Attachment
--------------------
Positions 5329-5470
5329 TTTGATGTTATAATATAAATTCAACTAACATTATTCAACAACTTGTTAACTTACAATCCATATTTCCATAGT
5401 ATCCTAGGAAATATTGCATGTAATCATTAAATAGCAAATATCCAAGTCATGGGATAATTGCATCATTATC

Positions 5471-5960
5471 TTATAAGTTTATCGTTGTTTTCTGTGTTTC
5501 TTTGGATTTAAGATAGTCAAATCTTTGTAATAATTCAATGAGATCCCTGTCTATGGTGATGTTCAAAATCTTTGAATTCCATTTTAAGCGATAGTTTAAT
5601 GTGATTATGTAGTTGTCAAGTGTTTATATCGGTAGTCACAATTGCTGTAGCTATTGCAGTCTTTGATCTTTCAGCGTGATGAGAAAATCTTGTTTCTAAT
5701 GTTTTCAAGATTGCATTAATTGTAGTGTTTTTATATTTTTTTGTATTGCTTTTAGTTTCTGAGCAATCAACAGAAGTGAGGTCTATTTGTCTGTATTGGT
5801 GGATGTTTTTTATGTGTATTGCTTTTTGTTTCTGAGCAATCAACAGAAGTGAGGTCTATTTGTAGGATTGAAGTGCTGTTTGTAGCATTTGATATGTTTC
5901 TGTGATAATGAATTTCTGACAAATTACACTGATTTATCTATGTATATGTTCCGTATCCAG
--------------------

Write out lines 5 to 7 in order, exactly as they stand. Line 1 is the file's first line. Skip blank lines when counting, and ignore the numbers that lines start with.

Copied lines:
5471 TTATAAGTTTATCGTTGTTTTCTGTGTTTC
5501 TTTGGATTTAAGATAGTCAAATCTTTGTAATAATTCAATGAGATCCCTGTCTATGGTGATGTTCAAAATCTTTGAATTCCATTTTAAGCGATAGTTTAAT
5601 GTGATTATGTAGTTGTCAAGTGTTTATATCGGTAGTCACAATTGCTGTAGCTATTGCAGTCTTTGATCTTTCAGCGTGATGAGAAAATCTTGTTTCTAAT